If you are suspicious that a loved one is showing signs of dementia, including confusion or forgetting how to do familiar tasks, get them in for a dementia screening test, now a standard part of Medicare wellness exams provided by the Prowers Medical Center Clinic. As part of the screening test, they will be asked to draw a clock with a set time. Surprisingly, this simple task tells providers a lot about whether or not the person is showing early signs of dementia, and is recommended by the Alzheimer’s Association and other experts. The test has proven to be effective at determining decreased executive functioning, even when memory disturbances are not yet obvious.
Follow up Care for Identified Memory Loss
“When someone fails the clock screening test, they are sent to me. My job is to explore why someone is having signs and symptoms of dementia, and create a treatment plan,” said Jessica Hall, MS, CCC-SLP, a speech and language specialist with Prowers Medical Center.
Hall describes dementia as a big umbrella with different types of cognitive impairment falling under it, including many causes besides Alzheimer’s Disease. She names Lou Gehrig’s, Parkinson’s, vascular dementia caused by stroke, stress, infections, medication side effects, and vision and hearing loss as other reasons for memory loss.
“A leading cause of the onset of signs and symptoms are people not wearing their hearing aids. Another is stress, especially for senior citizens who have just gone through a change in life like retiring or losing a spouse or loved one, because increases of the stress hormone, cortisol, can cause brain impairments,” she said.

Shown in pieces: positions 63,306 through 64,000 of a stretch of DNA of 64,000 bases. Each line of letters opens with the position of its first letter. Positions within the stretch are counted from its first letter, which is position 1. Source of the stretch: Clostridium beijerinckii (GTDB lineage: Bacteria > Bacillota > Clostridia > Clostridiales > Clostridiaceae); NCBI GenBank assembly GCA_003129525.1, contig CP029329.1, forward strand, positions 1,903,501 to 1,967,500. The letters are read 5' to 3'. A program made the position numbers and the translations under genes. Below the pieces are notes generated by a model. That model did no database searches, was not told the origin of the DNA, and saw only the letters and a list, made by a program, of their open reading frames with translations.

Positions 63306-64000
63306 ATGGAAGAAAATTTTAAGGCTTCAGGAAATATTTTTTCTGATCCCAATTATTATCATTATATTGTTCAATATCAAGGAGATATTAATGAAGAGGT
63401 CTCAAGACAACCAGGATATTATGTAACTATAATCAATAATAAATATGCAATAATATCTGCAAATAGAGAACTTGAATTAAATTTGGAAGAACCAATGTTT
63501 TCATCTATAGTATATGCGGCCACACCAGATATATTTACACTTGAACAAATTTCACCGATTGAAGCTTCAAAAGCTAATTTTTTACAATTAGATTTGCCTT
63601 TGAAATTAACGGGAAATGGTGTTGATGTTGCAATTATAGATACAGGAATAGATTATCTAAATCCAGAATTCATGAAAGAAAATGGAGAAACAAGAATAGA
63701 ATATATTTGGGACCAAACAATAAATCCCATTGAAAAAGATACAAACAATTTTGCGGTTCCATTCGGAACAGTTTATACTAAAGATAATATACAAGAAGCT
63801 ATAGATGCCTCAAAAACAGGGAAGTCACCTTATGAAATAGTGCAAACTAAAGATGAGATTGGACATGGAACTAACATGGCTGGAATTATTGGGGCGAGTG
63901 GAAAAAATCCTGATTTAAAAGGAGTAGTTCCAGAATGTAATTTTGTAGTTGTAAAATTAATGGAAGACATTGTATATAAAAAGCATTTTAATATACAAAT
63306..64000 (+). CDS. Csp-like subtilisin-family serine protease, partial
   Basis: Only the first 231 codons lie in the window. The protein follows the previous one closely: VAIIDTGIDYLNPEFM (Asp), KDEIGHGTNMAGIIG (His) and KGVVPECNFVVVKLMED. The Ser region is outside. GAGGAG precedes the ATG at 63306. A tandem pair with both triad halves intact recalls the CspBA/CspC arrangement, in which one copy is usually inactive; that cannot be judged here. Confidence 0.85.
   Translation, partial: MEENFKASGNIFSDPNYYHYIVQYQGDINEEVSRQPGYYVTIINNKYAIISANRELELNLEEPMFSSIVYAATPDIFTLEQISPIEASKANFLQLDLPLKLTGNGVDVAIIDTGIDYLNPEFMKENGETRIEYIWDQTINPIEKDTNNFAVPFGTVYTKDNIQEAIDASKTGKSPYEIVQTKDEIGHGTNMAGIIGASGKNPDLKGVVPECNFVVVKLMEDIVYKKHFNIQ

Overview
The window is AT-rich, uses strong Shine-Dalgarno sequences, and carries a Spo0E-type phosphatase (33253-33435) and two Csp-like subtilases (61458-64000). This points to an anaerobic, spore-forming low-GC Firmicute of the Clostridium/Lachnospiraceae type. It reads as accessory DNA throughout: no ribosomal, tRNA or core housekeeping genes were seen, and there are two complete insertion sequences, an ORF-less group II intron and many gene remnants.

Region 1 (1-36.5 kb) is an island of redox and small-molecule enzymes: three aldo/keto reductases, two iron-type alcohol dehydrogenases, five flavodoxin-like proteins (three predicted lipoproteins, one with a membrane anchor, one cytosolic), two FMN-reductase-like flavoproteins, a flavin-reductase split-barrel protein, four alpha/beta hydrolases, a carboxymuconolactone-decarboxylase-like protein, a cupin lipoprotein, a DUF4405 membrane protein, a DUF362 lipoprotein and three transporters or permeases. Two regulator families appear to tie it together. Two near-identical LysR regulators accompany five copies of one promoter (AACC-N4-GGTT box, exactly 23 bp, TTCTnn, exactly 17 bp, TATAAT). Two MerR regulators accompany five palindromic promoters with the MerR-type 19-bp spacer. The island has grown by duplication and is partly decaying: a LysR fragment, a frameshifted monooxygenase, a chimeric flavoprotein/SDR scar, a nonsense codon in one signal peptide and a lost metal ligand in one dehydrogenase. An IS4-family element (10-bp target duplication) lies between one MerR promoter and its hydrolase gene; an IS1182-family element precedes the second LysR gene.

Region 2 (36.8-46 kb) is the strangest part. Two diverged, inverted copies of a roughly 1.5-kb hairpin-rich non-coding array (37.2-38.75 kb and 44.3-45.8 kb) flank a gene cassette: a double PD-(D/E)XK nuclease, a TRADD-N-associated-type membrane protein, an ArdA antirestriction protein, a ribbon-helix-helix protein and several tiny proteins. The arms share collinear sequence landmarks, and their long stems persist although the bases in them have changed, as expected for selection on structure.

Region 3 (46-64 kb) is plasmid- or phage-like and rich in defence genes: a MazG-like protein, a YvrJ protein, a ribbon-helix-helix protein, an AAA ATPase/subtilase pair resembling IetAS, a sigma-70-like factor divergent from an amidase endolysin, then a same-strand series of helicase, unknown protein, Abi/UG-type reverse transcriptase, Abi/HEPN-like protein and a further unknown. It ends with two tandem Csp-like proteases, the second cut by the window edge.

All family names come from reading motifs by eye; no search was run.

In a good share of these cases, memory loss is reversible. Hall trains family members to help carry out brain exercises at home, and refers to a neurologist or another specialist as needed.
“If you or your loved one are diabetic, you should watch for cognitive changes. Blood sugar levels can affect the brain. When you add in stress and increased cortisol, the chance of impairment increases because cortisol and insulin have a symbiotic relationship,” Hall explained.
Hall typically sees patients once or twice a week, and treatment lasts 4 to 12 weeks, depending on how severe the cognitive impairments are. Medicare covers her services with a diagnosis from a physician.
Alzheimer’s Support Group at Prowers Medical Center
Prowers Medical Center is pleased to host the Alzheimer’s Support Group, once a month. The support group is for caregivers, not for those diagnosed with the disease, offering much needed support and camaraderie.
“It provides a place for caregivers to talk freely about challenges, share ideas and vent difficult emotions. It’s completely confidential and of course there’s no charge,” says Ann Carter, Regional Director of the Colorado Alzheimer’s Association’s Southern Colorado chapter.
The Alzheimer’s Caregiver Support Group meets on the third Thursday of every month at Prowers Medical Center, 401 Kendall Drive, Lamar. The group runs from 11:00 am to Noon in the Education Room. For more information, call Ann Carter at 719-544-5720.
The Alzheimer’s Association provides support, free counseling, information, resources, educational classes, community presentations, and assistance. For more information, contact the Southern Colorado office at 719-544-5720, or call the 24-hour help line at 1-800-272-3900. For more, visit www.alz.org/co.
Early warning signs of Alzheimer’s Disease include forgetting important dates, asking for information again and again, having difficulty managing money and schedules, forgetting rules of familiar games, experiencing trouble driving to familiar places, having difficulty telling time or reading, calling objects by the wrong word, misplacing items, losing interest in social activities, and exhibiting personality changes.